Suikoden Tactics

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Suikoden Tactics
Box-lt.jpg
Developer(s) Konami
Publisher(s) Konami
Artist(s) Junko Kawano
Writer(s) Junko Kawano
Composer(s) Norikazu Miura
Series Suikoden
Platform(s) PlayStation 2
Release
  • JP: September 22, 2005
  • NA: November 8, 2005
  • EU: February 24, 2006
Genre(s) Tactical role-playing game
Mode(s) Single-player

Suikoden Tactics, originally released in Japan as Rhapsodia(ラプソディア,Rapusodia), is a tactical role-playing video game developed and published by Konami for the PlayStation 2 console as part of their Suikoden series. Initially released in Japan and North America in late 2005, the game was later made available in Europe and the PAL region in early 2006. It is the first strategy-based installment of the series, using tactical, grid-based combat instead of the turn-based battles employed by previous games in the series. The game's music was composed by series veteran Norikazu Miura and features the opening theme "Another World" performed by Japanese vocalist yoshiko.

Japan Constitutional monarchy in East Asia

Japan is an island country in East Asia. Located in the Pacific Ocean, it lies off the eastern coast of the Asian continent and stretches from the Sea of Okhotsk in the north to the East China Sea and the Philippine Sea in the south.

Tactical role-playing games are a genre of video game which incorporates elements of traditional role-playing video games with that of tactical games, emphasizing tactics rather than high-level strategy. In Japan, these games are known as "Simulation RPGs". The format of a tactical RPG video game is much like a traditional tabletop role-playing game in its appearance, pacing and rule structure. Likewise, early tabletop role-playing games are descended from skirmish wargames like Chainmail, which were primarily concerned with combat.

Konami Japanese company

Konami Holdings Corporation, commonly referred to as Konami, is a Japanese entertainment and gaming conglomerate. It operates as a product distributor, video game developer and publisher company. It also operates health and physical fitness clubs across Japan.

Contents

The game's fantasy story is told in two parts, taking place both before and after the events of Suikoden IV released one year earlier, and features appearances by characters from the title. Players assume the role of Kyril, a young man investigating the power of mysterious weapons called "Rune Cannons," which hold strange powers of transformation.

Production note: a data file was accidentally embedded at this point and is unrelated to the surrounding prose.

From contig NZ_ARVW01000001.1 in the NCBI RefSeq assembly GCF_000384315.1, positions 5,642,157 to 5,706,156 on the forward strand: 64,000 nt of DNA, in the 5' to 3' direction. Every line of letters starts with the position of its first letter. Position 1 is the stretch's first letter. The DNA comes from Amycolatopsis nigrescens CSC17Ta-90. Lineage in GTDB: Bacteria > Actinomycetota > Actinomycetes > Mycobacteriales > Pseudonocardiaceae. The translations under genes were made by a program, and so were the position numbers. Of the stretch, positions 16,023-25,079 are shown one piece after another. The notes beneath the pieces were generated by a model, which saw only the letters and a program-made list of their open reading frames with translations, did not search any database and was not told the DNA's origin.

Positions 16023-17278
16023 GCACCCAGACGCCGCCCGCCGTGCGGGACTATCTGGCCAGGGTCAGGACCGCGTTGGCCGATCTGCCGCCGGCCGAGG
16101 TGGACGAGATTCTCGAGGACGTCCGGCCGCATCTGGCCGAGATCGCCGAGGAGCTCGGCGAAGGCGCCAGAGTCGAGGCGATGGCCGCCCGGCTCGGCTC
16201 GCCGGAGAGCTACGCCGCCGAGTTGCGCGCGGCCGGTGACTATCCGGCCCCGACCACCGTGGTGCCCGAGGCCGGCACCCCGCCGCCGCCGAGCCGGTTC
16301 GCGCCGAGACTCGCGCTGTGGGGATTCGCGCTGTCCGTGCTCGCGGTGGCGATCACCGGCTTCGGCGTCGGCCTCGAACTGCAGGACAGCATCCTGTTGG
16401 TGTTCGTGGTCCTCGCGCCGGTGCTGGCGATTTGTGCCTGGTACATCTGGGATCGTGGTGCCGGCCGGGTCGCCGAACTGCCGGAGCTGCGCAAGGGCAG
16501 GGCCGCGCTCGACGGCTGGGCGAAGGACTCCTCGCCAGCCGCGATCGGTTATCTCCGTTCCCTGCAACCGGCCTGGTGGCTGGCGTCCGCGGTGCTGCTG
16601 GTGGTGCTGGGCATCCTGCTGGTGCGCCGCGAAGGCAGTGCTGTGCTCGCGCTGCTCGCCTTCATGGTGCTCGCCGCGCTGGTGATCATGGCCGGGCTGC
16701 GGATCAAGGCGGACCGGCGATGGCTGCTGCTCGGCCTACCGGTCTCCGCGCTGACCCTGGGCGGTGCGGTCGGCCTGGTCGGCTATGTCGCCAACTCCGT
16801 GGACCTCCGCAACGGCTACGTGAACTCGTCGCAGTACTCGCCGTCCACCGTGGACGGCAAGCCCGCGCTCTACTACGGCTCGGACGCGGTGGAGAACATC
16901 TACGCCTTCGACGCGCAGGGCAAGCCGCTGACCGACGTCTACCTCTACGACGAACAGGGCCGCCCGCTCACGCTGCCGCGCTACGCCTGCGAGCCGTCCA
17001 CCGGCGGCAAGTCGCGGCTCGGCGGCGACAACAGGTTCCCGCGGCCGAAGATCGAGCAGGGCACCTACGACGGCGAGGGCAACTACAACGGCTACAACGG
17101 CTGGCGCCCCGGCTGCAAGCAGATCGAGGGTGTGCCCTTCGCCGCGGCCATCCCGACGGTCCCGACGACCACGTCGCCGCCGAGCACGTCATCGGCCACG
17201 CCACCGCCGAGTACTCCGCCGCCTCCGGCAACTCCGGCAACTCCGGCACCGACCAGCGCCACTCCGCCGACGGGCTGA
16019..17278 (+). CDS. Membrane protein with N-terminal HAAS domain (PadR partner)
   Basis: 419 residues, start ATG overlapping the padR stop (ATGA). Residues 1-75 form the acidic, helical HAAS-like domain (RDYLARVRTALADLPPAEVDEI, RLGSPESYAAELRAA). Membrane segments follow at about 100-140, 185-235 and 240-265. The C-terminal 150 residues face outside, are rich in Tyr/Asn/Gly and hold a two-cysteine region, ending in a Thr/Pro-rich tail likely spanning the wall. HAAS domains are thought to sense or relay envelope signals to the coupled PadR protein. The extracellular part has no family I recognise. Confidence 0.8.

Fantasy genre of literature, film, television and other artforms

Fantasy is a genre of speculative fiction set in a fictional universe, often without any locations, events, or people referencing the real world. Its roots are in oral traditions, which then became literature and drama. From the twentieth century it has expanded further into various media, including film, television, graphic novels and video games.

<i>Suikoden IV</i> 2004 video game

Suikoden IV is a role-playing video game developed and published by Konami for the Sony PlayStation 2 video game console and is the fourth installment of the Suikoden video game series. It was released in August 2004 in Japan, and early 2005 in North America and Europe.

Gameplay

A battle sequence Suikodentactics.jpg
A battle sequence

Suikoden Tactics is a tactical role-playing game and thus shares many traits with the genre. The player controls a young man named Kyril, and advances the plot by completing tactical battles and talking with other characters. The player can also recruit new characters to his cause, which often involves a short sidequest. In towns, the player can gather information, sharpen character's weaponry, learn new skills, and buy equipment. Each character may use special "Runes" or items to imbue terrain squares with various elements. Characters each have a particular element on which their attack and defence is boosted by a significant amount when they occupy a space with the corresponding element, and the reverse is true if the character occupies a space with an element the character is weak to.

Genre is any form or type of communication in any mode with socially-agreed upon conventions developed over time. Genre is most popularly known as a category of literature, music, or other forms of art or entertainment, whether written or spoken, audio or visual, based on some set of stylistic criteria, yet genres can be aesthetic, rhetorical, communicative, or functional. Genres form by conventions that change over time as cultures invent new genres and discontinue the use of old ones. Often, works fit into multiple genres by way of borrowing and recombining these conventions. Stand-alone texts, works, or pieces of communication may have individual styles, but genres are amalgams of these texts based on agreed-upon or socially inferred conventions. Some genres may have rigid, strictly adhered-to guidelines, while others may show great flexibility.

Another feature of the battle system in Suikoden Tactics is its use of supporting characters. Such characters have no offensive value, as they can not attack, but impart various effects on the playing field such as healing, stealing, digging, and stat buffing.